Fluid Exchanges, Part 1


Overview of your automotive fluid exchange

The fluids inside your vehicle’s engine are much like the ones in your body. They serve to lubricate, clean, and cool the engine. They keep it alive or, at least running smoothly.

After a while (and how long that “a while” is--is determined by vehicle manufacturer’s recommendations and the kind of driving being done), your car needs a fluid transfusion.

Exchanges of Vehicle Fluids

The vehicle fluids we will cover will be the automatic transmission fluid, power steering fluid, brake fluid, and differential fluid. Each is unique in its chemistry as well as major function, and longevity or replacement intervals. None are interchangeable.

Engine oil and engine coolant (radiator fluid) are discussed in separate articles on this web site.

Why Do I Need to Replace Vehicle Fluids?

All under-hood vehicle fluids work very hard. Each fluid is a unique mixture of different base chemicals and additive packages. Over time the additives wear out, break down, or drop out of suspension. This happens because of engine heat, oxidation, and in part because dirt and wear particles (small bits of metal from the engine) all work from day one contaminating these fluids. Understand that one of the functions of these fluids is to carry the dirt and contaminants in suspension until eventually they are flushed out and disposed of properly.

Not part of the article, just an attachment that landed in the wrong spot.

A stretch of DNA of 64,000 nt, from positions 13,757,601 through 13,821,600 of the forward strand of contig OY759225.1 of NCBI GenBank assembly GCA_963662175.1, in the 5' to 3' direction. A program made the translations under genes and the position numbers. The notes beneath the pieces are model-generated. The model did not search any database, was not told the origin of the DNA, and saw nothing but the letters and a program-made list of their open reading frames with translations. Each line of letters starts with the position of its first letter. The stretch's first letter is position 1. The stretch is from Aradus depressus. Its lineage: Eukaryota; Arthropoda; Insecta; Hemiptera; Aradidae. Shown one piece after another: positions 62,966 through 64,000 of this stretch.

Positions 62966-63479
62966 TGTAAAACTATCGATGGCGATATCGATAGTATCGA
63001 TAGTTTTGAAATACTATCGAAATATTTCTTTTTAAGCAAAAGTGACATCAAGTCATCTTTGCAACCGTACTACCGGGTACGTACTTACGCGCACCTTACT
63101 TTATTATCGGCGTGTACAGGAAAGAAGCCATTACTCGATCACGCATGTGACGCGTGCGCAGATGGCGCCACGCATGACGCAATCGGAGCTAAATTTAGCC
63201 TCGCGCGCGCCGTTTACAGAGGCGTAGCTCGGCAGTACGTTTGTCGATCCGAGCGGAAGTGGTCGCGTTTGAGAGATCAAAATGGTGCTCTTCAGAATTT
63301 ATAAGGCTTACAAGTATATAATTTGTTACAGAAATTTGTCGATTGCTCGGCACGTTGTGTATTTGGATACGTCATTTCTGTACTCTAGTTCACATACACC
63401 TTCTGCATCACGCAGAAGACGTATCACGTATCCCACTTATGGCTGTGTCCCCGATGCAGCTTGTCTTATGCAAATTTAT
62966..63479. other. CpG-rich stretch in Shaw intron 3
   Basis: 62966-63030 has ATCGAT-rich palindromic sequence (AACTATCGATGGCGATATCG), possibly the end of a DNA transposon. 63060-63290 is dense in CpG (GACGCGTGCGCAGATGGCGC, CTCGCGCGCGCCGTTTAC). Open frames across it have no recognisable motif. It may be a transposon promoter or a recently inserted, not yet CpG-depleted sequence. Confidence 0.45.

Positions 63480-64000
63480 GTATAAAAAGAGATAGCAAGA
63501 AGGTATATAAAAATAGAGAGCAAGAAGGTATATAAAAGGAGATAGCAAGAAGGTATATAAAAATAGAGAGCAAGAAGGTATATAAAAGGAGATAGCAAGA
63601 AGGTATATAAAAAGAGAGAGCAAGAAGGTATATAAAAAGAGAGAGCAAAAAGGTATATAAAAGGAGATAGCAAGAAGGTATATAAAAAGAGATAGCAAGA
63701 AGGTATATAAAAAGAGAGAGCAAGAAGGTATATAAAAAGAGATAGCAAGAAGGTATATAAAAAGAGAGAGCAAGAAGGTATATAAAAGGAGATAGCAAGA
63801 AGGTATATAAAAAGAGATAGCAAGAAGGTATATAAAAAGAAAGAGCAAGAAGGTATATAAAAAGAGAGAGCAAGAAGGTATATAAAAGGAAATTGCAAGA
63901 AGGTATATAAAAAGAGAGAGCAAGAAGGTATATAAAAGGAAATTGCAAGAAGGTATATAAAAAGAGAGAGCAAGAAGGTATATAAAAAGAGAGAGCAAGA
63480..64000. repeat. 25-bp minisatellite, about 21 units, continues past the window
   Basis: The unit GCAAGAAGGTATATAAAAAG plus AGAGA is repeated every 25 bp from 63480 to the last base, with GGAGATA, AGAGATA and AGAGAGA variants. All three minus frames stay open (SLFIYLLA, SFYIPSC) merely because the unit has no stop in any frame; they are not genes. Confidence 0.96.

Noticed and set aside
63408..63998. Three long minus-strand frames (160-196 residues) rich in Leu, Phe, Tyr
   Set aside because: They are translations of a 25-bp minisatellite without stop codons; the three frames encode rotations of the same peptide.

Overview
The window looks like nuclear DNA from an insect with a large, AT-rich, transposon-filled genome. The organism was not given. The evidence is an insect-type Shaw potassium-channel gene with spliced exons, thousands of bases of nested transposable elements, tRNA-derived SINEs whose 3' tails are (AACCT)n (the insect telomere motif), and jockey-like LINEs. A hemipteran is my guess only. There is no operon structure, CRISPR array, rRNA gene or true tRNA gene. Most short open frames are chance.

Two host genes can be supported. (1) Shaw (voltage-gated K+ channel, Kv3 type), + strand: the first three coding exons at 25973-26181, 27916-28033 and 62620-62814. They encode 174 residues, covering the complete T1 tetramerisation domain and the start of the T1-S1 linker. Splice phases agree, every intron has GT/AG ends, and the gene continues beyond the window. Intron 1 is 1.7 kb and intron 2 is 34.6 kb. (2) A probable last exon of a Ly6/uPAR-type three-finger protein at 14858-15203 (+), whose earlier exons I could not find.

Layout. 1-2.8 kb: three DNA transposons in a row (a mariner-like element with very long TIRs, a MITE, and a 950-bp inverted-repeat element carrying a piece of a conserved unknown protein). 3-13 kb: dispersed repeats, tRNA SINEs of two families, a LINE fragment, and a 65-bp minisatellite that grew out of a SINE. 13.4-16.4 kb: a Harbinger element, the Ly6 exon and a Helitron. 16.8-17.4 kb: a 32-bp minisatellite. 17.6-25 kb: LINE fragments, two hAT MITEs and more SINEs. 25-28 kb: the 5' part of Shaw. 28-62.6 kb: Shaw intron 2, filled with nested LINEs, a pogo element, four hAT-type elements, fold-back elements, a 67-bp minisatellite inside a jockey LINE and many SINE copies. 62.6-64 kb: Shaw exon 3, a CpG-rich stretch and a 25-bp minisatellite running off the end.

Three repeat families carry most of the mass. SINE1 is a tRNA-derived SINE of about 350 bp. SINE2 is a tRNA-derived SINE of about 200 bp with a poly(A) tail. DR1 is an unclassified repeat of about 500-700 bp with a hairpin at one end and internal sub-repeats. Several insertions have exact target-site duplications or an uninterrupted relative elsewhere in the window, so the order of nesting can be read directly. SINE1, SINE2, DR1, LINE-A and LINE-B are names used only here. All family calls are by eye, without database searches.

What is the Difference between An Automotive Fluid Exchange and a Fluid Flush?

Up to 15 or twenty years ago, the only choice a motorist had was either to drain and refill his vehicle fluids in his driveway (there was little EPA enforcement or public understanding of safe and approved disposal of these poisonous chemicals back then), or go to his or her local repair facility and have the system (whether brake or power steering or radiator, etc.) “power flushed.” Both methods (the driveway drain-and-fill and the power flush) were inefficient because both left considerable amounts of the old fluid in the system. The fresh clean vehicle fluids were quickly contaminated by any old fluid that remained behind. Of course, either way was still far better than not changing the fluid at all.

As technology improved, engineers created equipment that connected at critical places in each system and used new fluid to force out almost every ounce of the old fluid and the dirt and contaminants it carried. That is how the name “automotive fluid exchange” originated. The efficiency of this new equipment in cleaning the system being serviced increased greatly.

Keep reading to find out specifics about automatic transmission fluid, power steering fluid, brake fluid and differential fluid!

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